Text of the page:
Something that can never be missing from the collector is the wicker basket. If we do not do so, we can face an economic sanction from the Civil Guard. The reason, according to Rodríguez, is simple as well as insignificant. “What we are looking for,” he explains, “is that when we move from one place to another in search of mushrooms, the ones we already have in the basket are releasing spores and these fall to the ground through the holes. Left by the basket.” The spore is the seed of the mushroom and when it falls, what is sought is for new specimens to grow for the following year. However, Rafael disagrees with this theory. «If the spore does not fall on the mother, it does not grow. It is absurd that it falls elsewhere. If it does not fall on the trunk of the tree, it will not grow. Therefore, he adds, the best thing to do when cutting a mushroom is to shake it right where it is picked so that the microscopic spores fall on the mother and reproduce next fall.
The first specimens we find are poplar mushrooms (Agrocybe aegerita), a species of dark colour, pineapple-shaped and with an unbeatable flavour. They are preferred in the northern highlands, while in southern Extremadura, they prefer meatiness to thistle. It is a type of mushroom that is usually found in elms and poplars. More difficult, although not ruled out, is to see it in ash trees. It usually appears in one out of every 50 copies of this type. It is stranger to see it in wicker and fig trees, corresponding to the proportion, according to Rodríguez, of one for every hundred wickers and one for every five hundred fig trees. Of course, being in this last tree, it can reach twenty centimetres in height.
One of the classes that seem to have more depth in the area is the thistle mushroom (Pleurotus eryngii). A species born under the protection of thistles and that, as with the poplar, cannot grow if the seed does not fall next to the mother. It stands out for being meatier and because it can be seen even in spring.
In this regard, the expert assures that the ideal time to collect the mushrooms is at the time of year between the first half of October and the first frosts, which usually occur at the beginning of December. However, if spring is rich in water, accompanied by a waning moon, it can make them appear even at this time of year.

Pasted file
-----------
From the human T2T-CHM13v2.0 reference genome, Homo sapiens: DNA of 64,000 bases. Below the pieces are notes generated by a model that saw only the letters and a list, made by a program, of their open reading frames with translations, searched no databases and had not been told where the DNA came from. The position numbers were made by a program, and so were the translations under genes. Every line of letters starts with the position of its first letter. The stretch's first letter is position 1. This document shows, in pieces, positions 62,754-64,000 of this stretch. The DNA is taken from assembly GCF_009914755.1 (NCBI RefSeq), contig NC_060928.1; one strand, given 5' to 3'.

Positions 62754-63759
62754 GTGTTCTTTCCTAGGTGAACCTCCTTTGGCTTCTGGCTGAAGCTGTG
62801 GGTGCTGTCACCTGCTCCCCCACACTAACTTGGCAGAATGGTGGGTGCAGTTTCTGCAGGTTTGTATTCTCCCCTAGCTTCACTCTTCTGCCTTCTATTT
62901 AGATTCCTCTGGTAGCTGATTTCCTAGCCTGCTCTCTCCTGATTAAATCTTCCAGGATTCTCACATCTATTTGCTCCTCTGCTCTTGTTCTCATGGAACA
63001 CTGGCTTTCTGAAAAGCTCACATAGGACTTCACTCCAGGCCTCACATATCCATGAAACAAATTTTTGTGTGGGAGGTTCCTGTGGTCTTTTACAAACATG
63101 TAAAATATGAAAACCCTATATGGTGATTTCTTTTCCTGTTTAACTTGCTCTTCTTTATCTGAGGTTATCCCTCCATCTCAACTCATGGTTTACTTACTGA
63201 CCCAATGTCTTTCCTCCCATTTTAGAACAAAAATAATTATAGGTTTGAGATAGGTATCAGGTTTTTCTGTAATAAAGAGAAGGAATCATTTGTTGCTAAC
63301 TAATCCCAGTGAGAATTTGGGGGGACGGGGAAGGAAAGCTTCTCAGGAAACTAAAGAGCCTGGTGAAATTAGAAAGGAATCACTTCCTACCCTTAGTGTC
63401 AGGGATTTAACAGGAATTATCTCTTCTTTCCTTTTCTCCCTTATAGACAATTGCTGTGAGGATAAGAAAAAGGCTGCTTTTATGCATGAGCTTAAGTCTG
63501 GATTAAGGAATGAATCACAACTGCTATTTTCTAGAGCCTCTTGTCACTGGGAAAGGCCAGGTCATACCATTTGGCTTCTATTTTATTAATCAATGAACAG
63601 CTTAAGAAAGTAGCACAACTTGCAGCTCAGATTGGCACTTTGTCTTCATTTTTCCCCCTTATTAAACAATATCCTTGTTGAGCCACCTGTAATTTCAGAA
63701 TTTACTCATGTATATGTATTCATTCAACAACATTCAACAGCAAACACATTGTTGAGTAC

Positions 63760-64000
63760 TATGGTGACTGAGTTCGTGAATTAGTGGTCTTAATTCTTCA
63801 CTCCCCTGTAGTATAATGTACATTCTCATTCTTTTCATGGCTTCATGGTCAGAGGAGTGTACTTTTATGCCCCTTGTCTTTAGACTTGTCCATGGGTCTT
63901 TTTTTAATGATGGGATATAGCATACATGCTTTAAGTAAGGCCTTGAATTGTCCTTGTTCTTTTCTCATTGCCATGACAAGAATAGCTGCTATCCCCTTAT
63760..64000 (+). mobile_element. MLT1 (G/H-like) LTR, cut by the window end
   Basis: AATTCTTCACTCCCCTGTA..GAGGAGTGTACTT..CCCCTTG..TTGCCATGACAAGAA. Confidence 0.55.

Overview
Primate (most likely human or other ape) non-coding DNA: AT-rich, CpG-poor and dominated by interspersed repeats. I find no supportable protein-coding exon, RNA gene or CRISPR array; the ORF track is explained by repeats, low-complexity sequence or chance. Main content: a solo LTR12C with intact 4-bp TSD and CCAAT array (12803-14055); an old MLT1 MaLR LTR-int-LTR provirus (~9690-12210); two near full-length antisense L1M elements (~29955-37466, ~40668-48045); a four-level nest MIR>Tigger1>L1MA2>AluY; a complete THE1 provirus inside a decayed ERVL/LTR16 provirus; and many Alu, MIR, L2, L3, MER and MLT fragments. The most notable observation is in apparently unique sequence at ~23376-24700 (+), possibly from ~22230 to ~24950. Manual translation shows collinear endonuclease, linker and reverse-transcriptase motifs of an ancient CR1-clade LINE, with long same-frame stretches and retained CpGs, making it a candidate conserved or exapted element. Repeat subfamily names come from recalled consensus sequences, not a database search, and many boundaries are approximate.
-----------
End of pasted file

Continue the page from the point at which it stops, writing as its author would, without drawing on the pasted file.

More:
In the same way, there is the possibility of mushrooms growing throughout the year on what are known as moon trunks. Whims of nature that make the delicacy of the land can be enjoyed at any time.
But if something makes the mycological phenomenon special, it is necessary to know the specimens that are collected very well since a minimum mistake can be fatal. That is the case with the spice known as Amanita phalloides. A mushroom grows in the shape of a gray egg that was used in ancient Rome to poison emperors. Its consumption can be deadly, and it is possible to be camouflaged among poplar in some avenues.
Other toxic mushrooms in the area are not so lethal and can be recognized by various procedures. For example, the pheasant should be observed after cutting it. If it does not change colour, it is edible. However, if it turns purple, it should not be consumed. The gallipierna, meanwhile, has to measure more than ten centimetres. Otherwise, its consumption is not recommended.
Rodríguez prefers that these guidelines be followed, as traditional methods have proven to be unreliable. In particular, the expert remembers when it was said that they had to be fired with a silver jewel. If said jewel took on black colour, it meant that it was toxic. This method appears to be of little value, and it is recommended that experts in the field be consulted to avoid taking risks.
Once collected and transported as recommended, all that remains is to enjoy it on the plate. And if the variety of species is wide, even more, is the way to prepare. And it is that they can be enjoyed both in sauce, as with potatoes, rice, egg, tomato or stew, among other forms.